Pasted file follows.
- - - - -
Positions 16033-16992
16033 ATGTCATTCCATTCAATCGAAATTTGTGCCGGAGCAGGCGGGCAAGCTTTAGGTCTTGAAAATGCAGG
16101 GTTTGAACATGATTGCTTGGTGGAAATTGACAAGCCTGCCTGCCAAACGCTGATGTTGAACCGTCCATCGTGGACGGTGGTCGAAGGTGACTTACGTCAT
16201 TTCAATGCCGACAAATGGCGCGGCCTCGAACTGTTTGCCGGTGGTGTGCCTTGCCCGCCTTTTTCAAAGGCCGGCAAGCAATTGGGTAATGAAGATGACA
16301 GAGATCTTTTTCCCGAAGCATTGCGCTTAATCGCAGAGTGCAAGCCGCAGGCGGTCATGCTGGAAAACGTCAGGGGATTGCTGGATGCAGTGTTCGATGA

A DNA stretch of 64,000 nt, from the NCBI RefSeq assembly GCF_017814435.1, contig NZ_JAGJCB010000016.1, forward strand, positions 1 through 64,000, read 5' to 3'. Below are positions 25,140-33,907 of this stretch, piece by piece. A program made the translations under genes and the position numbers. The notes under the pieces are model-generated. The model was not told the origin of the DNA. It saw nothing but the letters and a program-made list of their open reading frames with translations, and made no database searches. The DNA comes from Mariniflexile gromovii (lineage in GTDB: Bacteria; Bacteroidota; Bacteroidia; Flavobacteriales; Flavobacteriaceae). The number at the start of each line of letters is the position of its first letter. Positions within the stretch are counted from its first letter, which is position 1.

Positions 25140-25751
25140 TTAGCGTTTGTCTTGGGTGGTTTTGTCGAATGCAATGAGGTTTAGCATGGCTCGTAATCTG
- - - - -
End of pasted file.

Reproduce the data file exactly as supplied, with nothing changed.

Positions 16033-16992
16033 ATGTCATTCCATTCAATCGAAATTTGTGCCGGAGCAGGCGGGCAAGCTTTAGGTCTTGAAAATGCAGG
16101 GTTTGAACATGATTGCTTGGTGGAAATTGACAAGCCTGCCTGCCAAACGCTGATGTTGAACCGTCCATCGTGGACGGTGGTCGAAGGTGACTTACGTCAT
16201 TTCAATGCCGACAAATGGCGCGGCCTCGAACTGTTTGCCGGTGGTGTGCCTTGCCCGCCTTTTTCAAAGGCCGGCAAGCAATTGGGTAATGAAGATGACA
16301 GAGATCTTTTTCCCGAAGCATTGCGCTTAATCGCAGAGTGCAAGCCGCAGGCGGTCATGCTGGAAAACGTCAGGGGATTGCTGGATGCAGTGTTCGATGA

A DNA stretch of 64,000 nt, from the NCBI RefSeq assembly GCF_017814435.1, contig NZ_JAGJCB010000016.1, forward strand, positions 1 through 64,000, read 5' to 3'. Below are positions 25,140-33,907 of this stretch, piece by piece. A program made the translations under genes and the position numbers. The notes under the pieces are model-generated. The model was not told the origin of the DNA. It saw nothing but the letters and a program-made list of their open reading frames with translations, and made no database searches. The DNA comes from Mariniflexile gromovii (lineage in GTDB: Bacteria; Bacteroidota; Bacteroidia; Flavobacteriales; Flavobacteriaceae). The number at the start of each line of letters is the position of its first letter. Positions within the stretch are counted from its first letter, which is position 1.

Positions 25140-25751
25140 TTAGCGTTTGTCTTGGGTGGTTTTGTCGAATGCAATGAGGTTTAGCATGGCTCGTAATCTG